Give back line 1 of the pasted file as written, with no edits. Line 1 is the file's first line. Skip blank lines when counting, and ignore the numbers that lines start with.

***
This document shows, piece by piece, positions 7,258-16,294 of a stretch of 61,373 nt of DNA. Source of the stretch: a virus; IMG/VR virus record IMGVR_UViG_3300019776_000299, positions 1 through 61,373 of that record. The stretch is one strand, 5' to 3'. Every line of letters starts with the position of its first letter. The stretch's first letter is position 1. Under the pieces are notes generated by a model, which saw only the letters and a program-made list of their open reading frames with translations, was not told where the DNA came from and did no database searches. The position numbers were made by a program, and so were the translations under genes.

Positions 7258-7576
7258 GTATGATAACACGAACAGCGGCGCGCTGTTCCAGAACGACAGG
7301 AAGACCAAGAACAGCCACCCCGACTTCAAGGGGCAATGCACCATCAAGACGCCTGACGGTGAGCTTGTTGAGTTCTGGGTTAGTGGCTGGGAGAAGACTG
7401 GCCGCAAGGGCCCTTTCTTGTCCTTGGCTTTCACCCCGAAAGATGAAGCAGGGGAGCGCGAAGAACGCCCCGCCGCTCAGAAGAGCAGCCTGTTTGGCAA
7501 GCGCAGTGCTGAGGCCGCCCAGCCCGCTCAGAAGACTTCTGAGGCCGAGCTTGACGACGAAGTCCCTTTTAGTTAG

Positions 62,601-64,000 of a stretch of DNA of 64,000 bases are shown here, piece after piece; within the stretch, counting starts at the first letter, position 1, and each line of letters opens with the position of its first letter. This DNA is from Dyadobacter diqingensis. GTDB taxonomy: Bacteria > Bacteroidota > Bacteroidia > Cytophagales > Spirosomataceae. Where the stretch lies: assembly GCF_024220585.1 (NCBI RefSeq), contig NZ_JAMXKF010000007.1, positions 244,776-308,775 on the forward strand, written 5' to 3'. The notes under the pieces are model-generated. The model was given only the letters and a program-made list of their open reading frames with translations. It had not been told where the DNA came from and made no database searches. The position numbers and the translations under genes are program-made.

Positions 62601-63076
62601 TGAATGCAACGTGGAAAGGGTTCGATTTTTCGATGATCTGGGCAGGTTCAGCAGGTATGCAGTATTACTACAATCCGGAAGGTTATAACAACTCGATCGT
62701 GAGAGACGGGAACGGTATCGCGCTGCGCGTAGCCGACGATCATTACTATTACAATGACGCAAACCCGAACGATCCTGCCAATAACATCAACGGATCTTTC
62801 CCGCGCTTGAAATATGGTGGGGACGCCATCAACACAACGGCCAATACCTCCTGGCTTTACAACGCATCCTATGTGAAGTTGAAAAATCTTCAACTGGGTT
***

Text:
This document shows, piece by piece, positions 7,258-16,294 of a stretch of 61,373 nt of DNA. Source of the stretch: a virus; IMG/VR virus record IMGVR_UViG_3300019776_000299, positions 1 through 61,373 of that record. The stretch is one strand, 5' to 3'. Every line of letters starts with the position of its first letter. The stretch's first letter is position 1. Under the pieces are notes generated by a model, which saw only the letters and a program-made list of their open reading frames with translations, was not told where the DNA came from and did no database searches. The position numbers were made by a program, and so were the translations under genes.